Enter the PostgreSQL fuzzystrmatch extension! This extension provides some utility functions for matching similar-but-not-quite-the-same strings.
The first function we will use calculates the Levenshtein distance between two strings. The Levenshtein distance is the sum of the number of character transpositions and the number of character insertions/deletions.
- levenshtein('mister','mister') == 0
- levenshtein('mister','master') == 1
- levenshtein('mister','maser') == 2
- levenshtein('mister','laser') == 3
We can use Levenshtein distance to write a query that finds all the database entries that are within one character of the input string ("Robert Harington"). To keep things simpler we compare the "full name", a concatenation of the surname and given name.
WITH q AS ( SELECT 'Robert' AS qgn, 'Harington' AS qsn ) SELECT levenshtein(lower(concat(surname,givenname)),lower(concat(qsn, qgn))) AS leven, names.* FROM names, q WHERE levenshtein(lower(concat(surname,givenname)),lower(concat(qsn, qgn))) < 2 ORDER BY leven;
And we get back the two "Harrington" records!
leven | number | givenname | middleinitial | surname -------+--------+-----------+---------------+------------ 1 | 1186 | Robert | H | Harrington 1 | 21256 | Robert | B | Harrington
The only trouble is, it's really slow (over 100ms), because it is calculating Levenshtein distances between our candidate string and every name in the database. This approach will not scale without some indexing help.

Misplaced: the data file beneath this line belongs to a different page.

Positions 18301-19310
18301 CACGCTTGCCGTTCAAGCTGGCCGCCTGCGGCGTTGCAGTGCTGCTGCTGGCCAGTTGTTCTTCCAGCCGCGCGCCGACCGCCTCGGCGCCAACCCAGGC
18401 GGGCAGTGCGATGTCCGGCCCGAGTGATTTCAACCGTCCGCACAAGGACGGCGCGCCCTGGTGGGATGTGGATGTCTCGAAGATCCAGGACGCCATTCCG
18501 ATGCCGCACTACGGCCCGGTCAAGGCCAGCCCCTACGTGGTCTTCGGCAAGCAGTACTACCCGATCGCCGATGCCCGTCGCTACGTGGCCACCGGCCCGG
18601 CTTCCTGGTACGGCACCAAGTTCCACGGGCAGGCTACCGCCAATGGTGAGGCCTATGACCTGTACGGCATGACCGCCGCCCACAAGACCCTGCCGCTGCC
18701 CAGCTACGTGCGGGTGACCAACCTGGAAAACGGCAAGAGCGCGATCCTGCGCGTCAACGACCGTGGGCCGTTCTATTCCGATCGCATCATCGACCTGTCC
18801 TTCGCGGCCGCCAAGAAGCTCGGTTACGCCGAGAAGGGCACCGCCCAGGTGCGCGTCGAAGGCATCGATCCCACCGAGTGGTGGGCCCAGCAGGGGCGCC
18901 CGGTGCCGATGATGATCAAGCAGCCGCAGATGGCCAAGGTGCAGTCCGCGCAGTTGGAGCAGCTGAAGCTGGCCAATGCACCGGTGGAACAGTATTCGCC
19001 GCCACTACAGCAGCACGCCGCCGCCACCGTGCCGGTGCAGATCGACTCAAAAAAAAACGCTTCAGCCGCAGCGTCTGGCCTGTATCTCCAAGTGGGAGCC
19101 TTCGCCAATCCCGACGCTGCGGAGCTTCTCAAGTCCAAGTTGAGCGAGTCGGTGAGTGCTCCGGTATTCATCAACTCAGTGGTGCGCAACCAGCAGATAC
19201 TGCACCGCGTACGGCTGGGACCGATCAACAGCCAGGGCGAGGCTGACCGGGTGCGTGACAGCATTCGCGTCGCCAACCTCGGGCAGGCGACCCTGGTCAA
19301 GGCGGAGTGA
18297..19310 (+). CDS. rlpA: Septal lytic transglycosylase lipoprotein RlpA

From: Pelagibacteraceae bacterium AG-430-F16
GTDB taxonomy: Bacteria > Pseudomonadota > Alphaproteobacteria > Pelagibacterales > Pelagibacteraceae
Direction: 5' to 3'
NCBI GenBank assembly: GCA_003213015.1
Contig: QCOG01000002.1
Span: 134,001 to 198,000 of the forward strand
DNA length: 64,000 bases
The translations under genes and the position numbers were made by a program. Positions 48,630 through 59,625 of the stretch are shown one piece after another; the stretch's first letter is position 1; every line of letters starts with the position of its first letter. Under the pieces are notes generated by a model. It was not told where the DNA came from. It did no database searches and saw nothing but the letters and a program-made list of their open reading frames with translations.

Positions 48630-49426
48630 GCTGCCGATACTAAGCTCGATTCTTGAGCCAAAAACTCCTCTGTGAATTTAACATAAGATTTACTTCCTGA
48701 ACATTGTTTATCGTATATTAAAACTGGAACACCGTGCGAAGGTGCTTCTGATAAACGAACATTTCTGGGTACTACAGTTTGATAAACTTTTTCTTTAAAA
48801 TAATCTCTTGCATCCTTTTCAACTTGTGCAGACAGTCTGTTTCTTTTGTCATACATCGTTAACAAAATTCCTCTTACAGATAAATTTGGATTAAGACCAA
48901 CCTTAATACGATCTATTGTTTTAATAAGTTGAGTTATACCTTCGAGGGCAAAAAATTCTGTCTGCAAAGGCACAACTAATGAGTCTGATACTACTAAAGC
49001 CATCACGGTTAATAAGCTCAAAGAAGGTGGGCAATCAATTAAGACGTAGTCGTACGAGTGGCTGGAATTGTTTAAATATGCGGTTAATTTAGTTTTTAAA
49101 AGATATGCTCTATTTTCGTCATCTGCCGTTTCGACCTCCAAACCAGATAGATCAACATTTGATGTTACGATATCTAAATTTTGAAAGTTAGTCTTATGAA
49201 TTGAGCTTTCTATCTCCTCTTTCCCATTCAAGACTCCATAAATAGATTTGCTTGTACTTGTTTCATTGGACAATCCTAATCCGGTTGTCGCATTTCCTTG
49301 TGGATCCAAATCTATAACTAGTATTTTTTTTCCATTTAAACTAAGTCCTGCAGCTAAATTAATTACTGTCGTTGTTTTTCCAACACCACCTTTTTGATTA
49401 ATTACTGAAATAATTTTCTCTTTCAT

What we want to do is use an index filter to reduce the number of candidate records to a manageable size, and then only perform the expensive Levenshtein calculation on those records.
The Soundex algorithm reduces a word to a "phonetic code", basically a short string that approximates the pronunciation of the initial syllable. This allows us to avoid all kinds of common misspelling mistakes, since the Soundex is the same as long as the pronunciation of the mistake is similar.
- soundex('Harrington') = H652
- soundex('Harington') = H652
- soundex('Herington') = H652
- soundex('Heringtan') = H652
Our full database is 50,000 records: how big is the set of records that match the soundex of the last name?
SELECT count(*) FROM names WHERE soundex(surname) = soundex('Harrington');
Only 46 records match the soundex!
So we can add a soundex functional index, and re-write our Levenshtein query to make use of soundex as a prefilter, to get a levenshtein calculation at fully indexed speed.
CREATE INDEX surname_soundex ON names (soundex(surname));
With a functional index, we can add a soundex clause and re-run the query.
WITH q AS ( SELECT 'Robert' AS qgn, 'Harington' AS qsn ) SELECT levenshtein(lower(concat(surname,givenname)),lower(concat(qsn, qgn))) AS leven, names.* FROM names, q WHERE soundex(surname) = soundex(qsn) AND levenshtein(lower(concat(surname,givenname)),lower(concat(qsn, qgn))) < 2
Now we get the same answer as before, but in just 1 ms, one hundred times faster.
With the right indexes, and the fuzzystrmatch toolkit, it's possible to build very fast loose text matching queries.
text_pattern_opsfor indexed prefix filtering.
lower()and functional indexes for case-insensitive queries.
- Combine indexes on
soundex()with expensive tests like
levenshtein()to get fast searches for fuzzy queries.
February 22, 2021 •More by this author